Why Do These Problems Matter? The program is entirely dependent upon reports from distributors and redemption centers to account for the number of containers in the system and the number of containers redeemed. The program has no way of accurately accounting for that inventory. The program has delegated accounting control of the inventory to the redemption centers and relies on an honor system, which has been repeatedly breached. At present, there is no system in place to verify the accuracy and integrity of the reports received from distributors and redemption centers. Without accurate, verifiable deposit beverage container records, the true cost of the program cannot be ascertained. Moreover, if the program is under-collecting beverage container deposits from distributors, then the program may not be financially self-sustaining; if the program is overpaying redemption claims, paying more than once for stolen and resubmitted containers, or paying handling fees for containers that are not shipped to end-use recyclers, then the cost of the program may be far more than is justified.
Redemption center altered cash receipt logs to receive higher program reimbursements.
IN EARLY OCTOBER 2018 KMH performed 15 unannounced visits at 10 different redemption center locations throughout the State to verify that redemption centers were in compliance with the law. KMH redeemed either aluminum, plastic, or glass containers and received a 10-key tape receipt for the money paid for the redemption. The KMH staff auditor also signed a cash receipt log, attesting to the amount of recyclable material submitted to the center and the money paid out in return.
KMH waited about a month for the redemption centers to submit their Deposit Refund Request Form (DR-1) to the program for reimbursement. KMH then had program management request the detailed support for the respective DR-1 from the redemption centers.
KMH found that in 2 out of 15 redemption center visits, the amounts provided in the cash receipt log did not match the amount KMH was paid. Both of the discrepancies were at the Reynolds Recycling location at 1106 University Avenue.
On October 2, 2018, KMH’s staff auditor redeemed glass bottles, which the redemption center determined weighed 5.1 pounds. The staff auditor was paid $0.61. However, after the visit, 32.8 pounds of aluminum cans and 12.8 pounds of plastic containers were added to the cash receipt log, adding $52.48 and $16.83 respectively to the total. As a result, instead of $0.61, the redemption center requested and was reimbursed $69.31 by the State. Two days later, on October 4, 2018, the staff auditor redeemed plastic containers, which the redemption center determined weighed three pounds. The staff auditor was paid $3.95, but 6.9 pounds of aluminum cans were added to the cash receipt log, which added $11.04 to the total. The redemption center was reimbursed $14.99 instead of $3.95.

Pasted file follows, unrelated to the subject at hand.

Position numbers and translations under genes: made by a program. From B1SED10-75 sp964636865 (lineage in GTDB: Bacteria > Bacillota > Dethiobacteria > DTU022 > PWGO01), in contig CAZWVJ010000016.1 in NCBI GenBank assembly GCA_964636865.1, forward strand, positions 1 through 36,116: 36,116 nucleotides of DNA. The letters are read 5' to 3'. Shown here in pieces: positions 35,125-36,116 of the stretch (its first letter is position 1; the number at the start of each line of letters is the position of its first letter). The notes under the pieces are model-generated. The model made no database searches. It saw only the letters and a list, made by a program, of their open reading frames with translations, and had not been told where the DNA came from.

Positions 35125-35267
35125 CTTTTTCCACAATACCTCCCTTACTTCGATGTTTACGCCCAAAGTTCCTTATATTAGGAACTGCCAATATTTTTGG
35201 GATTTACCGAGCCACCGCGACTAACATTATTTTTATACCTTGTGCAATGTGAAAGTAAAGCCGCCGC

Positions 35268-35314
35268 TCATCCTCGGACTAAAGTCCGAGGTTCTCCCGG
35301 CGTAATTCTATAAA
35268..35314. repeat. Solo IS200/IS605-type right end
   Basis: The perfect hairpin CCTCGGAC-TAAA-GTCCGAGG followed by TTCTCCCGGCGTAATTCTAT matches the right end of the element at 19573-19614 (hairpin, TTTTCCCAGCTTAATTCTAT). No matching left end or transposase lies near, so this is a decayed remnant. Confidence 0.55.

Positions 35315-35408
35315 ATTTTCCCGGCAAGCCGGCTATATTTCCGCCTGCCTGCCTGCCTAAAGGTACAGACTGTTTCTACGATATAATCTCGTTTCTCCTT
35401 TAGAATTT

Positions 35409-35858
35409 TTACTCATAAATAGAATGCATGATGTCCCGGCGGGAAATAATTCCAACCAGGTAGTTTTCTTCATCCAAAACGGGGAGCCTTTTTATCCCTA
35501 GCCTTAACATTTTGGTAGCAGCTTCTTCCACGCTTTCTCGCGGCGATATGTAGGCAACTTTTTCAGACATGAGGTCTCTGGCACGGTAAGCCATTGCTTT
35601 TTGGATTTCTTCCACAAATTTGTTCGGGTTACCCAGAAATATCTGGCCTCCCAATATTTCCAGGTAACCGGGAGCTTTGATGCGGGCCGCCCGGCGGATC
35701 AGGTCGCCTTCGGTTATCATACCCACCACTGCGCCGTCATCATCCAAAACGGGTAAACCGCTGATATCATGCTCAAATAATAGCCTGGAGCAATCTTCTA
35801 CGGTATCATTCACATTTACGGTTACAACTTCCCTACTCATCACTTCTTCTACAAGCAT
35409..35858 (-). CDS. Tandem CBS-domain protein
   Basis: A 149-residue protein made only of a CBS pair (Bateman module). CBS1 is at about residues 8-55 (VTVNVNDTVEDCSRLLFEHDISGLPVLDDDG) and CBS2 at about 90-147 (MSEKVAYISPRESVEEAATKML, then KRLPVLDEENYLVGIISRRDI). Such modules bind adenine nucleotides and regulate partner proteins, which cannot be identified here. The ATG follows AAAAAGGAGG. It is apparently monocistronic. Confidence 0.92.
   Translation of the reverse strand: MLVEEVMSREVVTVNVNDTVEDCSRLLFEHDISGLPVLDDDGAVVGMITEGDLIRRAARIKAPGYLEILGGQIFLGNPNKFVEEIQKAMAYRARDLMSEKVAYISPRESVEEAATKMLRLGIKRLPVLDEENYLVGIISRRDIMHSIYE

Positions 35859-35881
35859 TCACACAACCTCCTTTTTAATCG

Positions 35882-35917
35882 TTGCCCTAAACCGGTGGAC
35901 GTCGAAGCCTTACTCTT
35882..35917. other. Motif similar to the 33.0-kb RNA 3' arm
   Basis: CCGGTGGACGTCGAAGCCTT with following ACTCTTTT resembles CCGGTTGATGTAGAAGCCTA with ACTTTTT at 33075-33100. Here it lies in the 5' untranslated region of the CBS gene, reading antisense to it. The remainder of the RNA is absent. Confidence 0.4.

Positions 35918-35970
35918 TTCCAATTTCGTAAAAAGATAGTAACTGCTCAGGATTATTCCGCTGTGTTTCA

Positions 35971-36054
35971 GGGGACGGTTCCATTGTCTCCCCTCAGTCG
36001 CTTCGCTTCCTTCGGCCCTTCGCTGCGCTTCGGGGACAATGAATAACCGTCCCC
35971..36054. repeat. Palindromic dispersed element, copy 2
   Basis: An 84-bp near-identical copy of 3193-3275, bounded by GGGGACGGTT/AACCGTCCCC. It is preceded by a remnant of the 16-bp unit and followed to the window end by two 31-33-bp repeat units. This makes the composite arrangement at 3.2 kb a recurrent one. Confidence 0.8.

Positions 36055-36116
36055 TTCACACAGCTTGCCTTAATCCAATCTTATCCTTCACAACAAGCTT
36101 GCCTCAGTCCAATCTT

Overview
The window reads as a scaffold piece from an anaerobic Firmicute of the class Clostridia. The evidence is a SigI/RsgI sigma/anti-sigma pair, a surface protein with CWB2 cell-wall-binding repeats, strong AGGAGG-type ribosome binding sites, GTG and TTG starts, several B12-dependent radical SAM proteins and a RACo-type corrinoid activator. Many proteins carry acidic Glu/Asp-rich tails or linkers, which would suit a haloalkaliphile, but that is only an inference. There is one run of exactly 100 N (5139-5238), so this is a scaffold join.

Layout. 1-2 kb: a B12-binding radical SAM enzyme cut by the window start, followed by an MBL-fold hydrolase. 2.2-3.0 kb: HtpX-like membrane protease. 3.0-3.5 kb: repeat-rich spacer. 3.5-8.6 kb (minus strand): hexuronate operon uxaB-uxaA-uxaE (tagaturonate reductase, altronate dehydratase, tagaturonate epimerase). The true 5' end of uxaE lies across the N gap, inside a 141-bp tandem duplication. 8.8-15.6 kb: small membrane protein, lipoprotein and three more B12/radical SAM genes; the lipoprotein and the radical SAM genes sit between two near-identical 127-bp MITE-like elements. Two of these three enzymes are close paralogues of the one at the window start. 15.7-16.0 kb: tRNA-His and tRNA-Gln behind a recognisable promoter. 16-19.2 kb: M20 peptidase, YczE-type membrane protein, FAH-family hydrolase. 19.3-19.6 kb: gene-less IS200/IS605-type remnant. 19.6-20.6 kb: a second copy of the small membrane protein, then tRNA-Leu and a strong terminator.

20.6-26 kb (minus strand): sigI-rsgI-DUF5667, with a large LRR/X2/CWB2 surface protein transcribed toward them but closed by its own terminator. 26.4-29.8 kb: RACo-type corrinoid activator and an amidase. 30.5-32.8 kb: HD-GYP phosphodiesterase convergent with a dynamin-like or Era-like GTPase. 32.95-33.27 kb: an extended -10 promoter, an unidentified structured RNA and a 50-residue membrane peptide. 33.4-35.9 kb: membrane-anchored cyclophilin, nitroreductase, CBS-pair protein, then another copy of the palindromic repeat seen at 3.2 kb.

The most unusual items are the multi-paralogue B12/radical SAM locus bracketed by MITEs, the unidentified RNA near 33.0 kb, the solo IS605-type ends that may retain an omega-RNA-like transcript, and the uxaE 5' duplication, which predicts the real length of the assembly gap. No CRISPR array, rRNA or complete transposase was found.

With 13 redemption centers on O‘ahu and 2 on Kaua‘i, Reynolds Recycling is the largest operator of certified redemption centers in the State. In FY2018, the State paid Reynolds Recycling approximately $7.96 million in reimbursements and fees.
|A Leaky, Open-ended System
The Hawai‘i Regulatory Licensing Reform Act requires the Auditor
DEPOSIT AND FEE COLLECTIONS from distributors, as well as payments to certified redemption centers, are based on self-reported and unverified numbers. These fundamental weaknesses to the program’s deposit and redemption process are exacerbated by limited inspections and other procedures, which would prevent or detect whether distributors are fraudulently or erroneously under-reporting beverage containers distributed, and whether redemption centers are fraudulently or erroneously over-reporting those redeemed. In three out of four of our latest audits, we found such discrepancies. The Department of Health has been aware of this flawed payment system since 2006, but has done little to address it either with changes to the program or through enforcement inspections.